It is widely believed that the employment of children underground in coal mines ended in 1842. This book, in contrast, shows that young people remained an important part of the workforce up until the virtual demise of the industry in the late twentieth century. The Children's Employment Commission was established in 1840 to expose the conditions under which children had to work underground; as we might expect, public opinion was outraged by what came to light, and a law was passed to prevent all females and boys under the age of ten from working underground. However, the lack of inspectors made the law difficult to enforce, and many females and boys under ten continued to work illegally until Parliament made school attendance compulsory in the 1860s. This popular and accessible book is a rich source of information about the working lives of children and young people in the Welsh coalfields, richly illustrated to include extensive work from Amgueddfa Cymru's photographic archives.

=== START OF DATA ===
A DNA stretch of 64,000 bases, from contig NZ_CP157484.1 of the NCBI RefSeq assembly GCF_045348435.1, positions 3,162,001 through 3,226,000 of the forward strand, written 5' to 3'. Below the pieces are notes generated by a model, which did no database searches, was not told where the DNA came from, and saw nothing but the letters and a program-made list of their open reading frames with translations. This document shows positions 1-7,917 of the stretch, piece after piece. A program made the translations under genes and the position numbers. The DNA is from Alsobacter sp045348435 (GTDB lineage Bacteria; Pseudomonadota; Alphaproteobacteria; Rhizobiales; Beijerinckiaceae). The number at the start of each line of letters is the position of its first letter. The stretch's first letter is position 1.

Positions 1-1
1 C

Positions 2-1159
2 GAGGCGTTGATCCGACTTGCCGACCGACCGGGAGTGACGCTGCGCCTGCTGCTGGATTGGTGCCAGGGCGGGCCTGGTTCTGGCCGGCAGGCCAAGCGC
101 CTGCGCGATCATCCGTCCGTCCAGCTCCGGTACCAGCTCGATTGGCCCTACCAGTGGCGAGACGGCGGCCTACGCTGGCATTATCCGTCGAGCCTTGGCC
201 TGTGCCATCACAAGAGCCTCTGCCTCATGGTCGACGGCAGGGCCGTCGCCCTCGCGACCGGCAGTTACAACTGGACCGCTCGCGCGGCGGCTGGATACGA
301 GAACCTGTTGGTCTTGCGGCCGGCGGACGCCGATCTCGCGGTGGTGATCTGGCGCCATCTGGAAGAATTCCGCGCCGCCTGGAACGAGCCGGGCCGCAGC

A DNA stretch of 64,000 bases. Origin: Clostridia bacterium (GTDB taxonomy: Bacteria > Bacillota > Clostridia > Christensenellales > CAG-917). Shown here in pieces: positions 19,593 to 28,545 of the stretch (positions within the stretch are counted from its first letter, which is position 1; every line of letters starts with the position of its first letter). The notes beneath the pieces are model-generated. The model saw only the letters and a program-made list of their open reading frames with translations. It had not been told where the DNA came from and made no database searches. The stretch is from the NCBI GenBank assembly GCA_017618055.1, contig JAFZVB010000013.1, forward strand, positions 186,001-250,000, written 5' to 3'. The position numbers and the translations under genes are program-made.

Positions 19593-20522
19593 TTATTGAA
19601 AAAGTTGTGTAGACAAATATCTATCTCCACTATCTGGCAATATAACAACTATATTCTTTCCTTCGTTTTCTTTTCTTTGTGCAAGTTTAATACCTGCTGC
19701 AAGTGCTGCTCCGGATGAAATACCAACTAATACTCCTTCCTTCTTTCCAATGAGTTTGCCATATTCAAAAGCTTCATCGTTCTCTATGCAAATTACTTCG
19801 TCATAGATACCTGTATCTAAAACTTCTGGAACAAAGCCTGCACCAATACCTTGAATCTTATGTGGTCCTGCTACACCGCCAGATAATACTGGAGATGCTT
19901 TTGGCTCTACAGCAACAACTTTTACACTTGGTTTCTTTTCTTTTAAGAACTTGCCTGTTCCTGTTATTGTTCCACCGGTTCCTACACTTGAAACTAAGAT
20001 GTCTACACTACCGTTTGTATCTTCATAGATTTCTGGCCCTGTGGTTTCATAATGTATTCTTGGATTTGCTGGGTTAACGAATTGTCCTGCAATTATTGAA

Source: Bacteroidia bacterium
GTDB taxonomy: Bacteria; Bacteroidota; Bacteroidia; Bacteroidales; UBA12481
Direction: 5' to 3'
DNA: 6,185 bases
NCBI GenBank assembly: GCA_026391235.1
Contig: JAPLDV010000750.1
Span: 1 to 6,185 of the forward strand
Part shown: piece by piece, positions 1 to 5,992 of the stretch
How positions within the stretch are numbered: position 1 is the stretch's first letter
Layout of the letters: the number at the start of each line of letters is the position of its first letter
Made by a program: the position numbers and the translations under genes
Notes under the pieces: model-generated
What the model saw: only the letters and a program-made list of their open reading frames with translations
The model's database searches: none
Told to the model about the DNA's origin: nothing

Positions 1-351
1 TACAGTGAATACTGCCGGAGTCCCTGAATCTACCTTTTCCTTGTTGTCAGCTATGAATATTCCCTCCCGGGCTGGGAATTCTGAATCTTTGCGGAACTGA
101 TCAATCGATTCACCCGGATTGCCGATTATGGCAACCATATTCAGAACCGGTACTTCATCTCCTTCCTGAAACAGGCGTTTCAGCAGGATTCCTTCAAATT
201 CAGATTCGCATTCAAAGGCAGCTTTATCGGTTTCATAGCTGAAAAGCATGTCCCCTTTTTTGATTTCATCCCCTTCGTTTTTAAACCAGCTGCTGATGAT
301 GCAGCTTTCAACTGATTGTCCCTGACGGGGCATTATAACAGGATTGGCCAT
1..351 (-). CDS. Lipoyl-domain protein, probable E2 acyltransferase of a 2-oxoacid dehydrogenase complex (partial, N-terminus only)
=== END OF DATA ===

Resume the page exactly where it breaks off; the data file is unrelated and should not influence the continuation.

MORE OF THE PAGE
Ceri Thompson is Curator of the Coal mining collections, Amgueddfa Cymru / Museums Wales.
Chronology of Important Dates Introduction Child Miners: The 1842 Commission Collier Boys: The coal boom, 1850s to the 1920s Mining Trainees: From depression to nationalisation, 1920s to the 1980s Child Miners Today